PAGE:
Former President Barack Obama urged Congress not to repeal the Affordable Care Act in a speech on Sunday night, calling for Republicans to have the “courage” not to throw millions of poor and sick Americans off their health insurance.
“I hope that current members of Congress recognize it actually takes little courage to aid those who are already powerful, already comfortable, already influential. But it takes great courage to champion the vulnerable and the sick and the infirm — those who have no access to the corridors of power,” Obama said at the John F. Kennedy Library, where he was awarded the Profiles in Courage award.
Obama on MLK's Arc of Justice: "It bends because we bend it. Because we put our hand on that arc & we move it in the direction of justice." pic.twitter.com/EQ3snCs6RE— Kyle Griffin (@kylegriffin1) May 8, 2017
Obama on the health care debate: "It is my fervent hope, and the hope of millions, that regardless of party, courage is still possible." pic.twitter.com/NaRpYUKIG6— Kyle Griffin (@kylegriffin1) May 8, 2017
Obama’s comments mark the first time that the ex-president has personally addressed a new piece of legislation since leaving office. (In January, his spokesperson issued a statement criticizing President Donald Trump’s executive order banning immigrants from seven Muslim-majority countries.) And they represent a break from Obama’s determination to stay on the sidelines of American politics and instead adhere to the post-presidential tradition of not criticizing your successor.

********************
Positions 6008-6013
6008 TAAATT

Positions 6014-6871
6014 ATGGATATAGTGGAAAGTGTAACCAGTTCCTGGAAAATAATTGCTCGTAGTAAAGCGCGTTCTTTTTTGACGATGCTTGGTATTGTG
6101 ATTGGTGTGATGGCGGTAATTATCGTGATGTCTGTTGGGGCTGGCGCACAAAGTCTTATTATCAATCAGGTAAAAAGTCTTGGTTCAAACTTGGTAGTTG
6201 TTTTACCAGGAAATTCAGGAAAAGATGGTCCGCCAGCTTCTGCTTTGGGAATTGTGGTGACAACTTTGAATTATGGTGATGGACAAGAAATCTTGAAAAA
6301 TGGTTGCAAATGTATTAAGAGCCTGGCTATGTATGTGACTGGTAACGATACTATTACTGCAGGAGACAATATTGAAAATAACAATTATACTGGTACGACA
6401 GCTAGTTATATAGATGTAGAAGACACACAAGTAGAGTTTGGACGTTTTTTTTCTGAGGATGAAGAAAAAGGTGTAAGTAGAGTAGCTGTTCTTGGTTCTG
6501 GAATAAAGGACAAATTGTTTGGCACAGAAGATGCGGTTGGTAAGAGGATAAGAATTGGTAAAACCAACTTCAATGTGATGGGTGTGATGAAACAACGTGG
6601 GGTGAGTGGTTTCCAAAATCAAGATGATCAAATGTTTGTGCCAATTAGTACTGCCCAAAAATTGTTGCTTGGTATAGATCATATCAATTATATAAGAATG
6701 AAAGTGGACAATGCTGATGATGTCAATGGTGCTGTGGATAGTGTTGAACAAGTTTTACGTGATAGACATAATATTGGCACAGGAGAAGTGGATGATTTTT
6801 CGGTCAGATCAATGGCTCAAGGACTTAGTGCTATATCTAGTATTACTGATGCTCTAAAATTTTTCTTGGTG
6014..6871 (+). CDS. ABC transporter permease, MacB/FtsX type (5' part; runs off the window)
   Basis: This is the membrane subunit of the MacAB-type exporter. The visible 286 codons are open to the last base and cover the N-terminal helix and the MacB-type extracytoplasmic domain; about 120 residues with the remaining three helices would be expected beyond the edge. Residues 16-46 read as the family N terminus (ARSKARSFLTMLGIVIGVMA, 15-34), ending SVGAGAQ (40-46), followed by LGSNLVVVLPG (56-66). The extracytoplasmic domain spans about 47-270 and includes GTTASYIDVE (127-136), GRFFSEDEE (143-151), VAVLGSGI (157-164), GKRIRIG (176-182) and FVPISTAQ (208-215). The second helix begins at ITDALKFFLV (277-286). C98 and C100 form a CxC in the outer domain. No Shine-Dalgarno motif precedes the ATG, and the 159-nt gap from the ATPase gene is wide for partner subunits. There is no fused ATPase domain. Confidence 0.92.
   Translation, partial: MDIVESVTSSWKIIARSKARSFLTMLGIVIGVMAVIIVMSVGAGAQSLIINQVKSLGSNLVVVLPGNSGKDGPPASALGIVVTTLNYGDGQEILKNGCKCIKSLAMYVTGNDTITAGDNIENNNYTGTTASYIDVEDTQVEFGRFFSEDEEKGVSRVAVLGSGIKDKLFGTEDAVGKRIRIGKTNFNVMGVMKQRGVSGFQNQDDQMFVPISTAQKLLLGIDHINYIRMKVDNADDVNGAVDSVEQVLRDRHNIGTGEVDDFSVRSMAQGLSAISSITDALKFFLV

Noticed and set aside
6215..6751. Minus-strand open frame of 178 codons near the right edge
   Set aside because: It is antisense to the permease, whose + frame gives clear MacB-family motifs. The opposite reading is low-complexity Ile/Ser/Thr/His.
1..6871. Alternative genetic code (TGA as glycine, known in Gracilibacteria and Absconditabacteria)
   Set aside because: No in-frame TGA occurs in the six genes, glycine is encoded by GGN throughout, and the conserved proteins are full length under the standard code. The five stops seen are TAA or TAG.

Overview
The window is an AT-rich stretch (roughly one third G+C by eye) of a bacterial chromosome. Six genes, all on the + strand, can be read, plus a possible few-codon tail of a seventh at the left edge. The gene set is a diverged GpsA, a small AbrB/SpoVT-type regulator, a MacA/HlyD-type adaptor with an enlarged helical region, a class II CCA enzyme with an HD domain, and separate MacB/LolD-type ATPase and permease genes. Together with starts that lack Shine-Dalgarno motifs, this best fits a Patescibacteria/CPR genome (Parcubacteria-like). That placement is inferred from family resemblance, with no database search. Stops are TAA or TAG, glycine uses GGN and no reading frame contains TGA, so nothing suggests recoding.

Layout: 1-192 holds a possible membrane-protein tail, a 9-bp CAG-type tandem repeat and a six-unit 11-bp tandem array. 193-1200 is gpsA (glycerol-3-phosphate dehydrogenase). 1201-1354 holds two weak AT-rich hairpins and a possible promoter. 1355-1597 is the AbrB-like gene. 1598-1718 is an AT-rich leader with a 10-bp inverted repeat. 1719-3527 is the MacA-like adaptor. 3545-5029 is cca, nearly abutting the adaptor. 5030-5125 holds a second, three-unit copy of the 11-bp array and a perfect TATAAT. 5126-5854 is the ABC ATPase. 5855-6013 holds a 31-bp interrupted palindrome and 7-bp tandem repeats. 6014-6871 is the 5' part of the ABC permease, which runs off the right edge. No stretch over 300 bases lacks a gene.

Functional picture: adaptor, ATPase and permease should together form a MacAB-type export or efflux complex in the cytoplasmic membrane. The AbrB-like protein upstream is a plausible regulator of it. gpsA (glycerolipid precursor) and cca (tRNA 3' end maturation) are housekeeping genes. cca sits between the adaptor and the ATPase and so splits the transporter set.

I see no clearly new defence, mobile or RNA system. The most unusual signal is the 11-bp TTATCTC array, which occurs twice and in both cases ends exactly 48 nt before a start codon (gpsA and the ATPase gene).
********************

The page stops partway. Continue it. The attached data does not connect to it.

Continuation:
But even as he made the call for congressional Republicans to reject their central legislative push, Obama continued to hammer away at the importance of bipartisan communication and civic engagement for all citizens — a central theme of his post-presidency, according to six close current and former aides to the president I interviewed in March.
Obama began by identifying the courage necessary to stick up to one’s own side. “It is my fervent hope and the hope of millions that, regardless of party, such courage is still possible. That today’s members of Congress, regardless of party, are willing to look at the facts and speak the truth — even when it contradicts party positions,” he said.
Throughout his post-presidency, Obama has been torn between the ideal of avoiding entanglement in messy politics and the reality of wanting to defend his inescapably political legacy. In accepting the award Sunday, he again tried to implore both sides of the aisle to find the courage to rise above party politics — even while delivering a message that could only possibly be intended for one of them.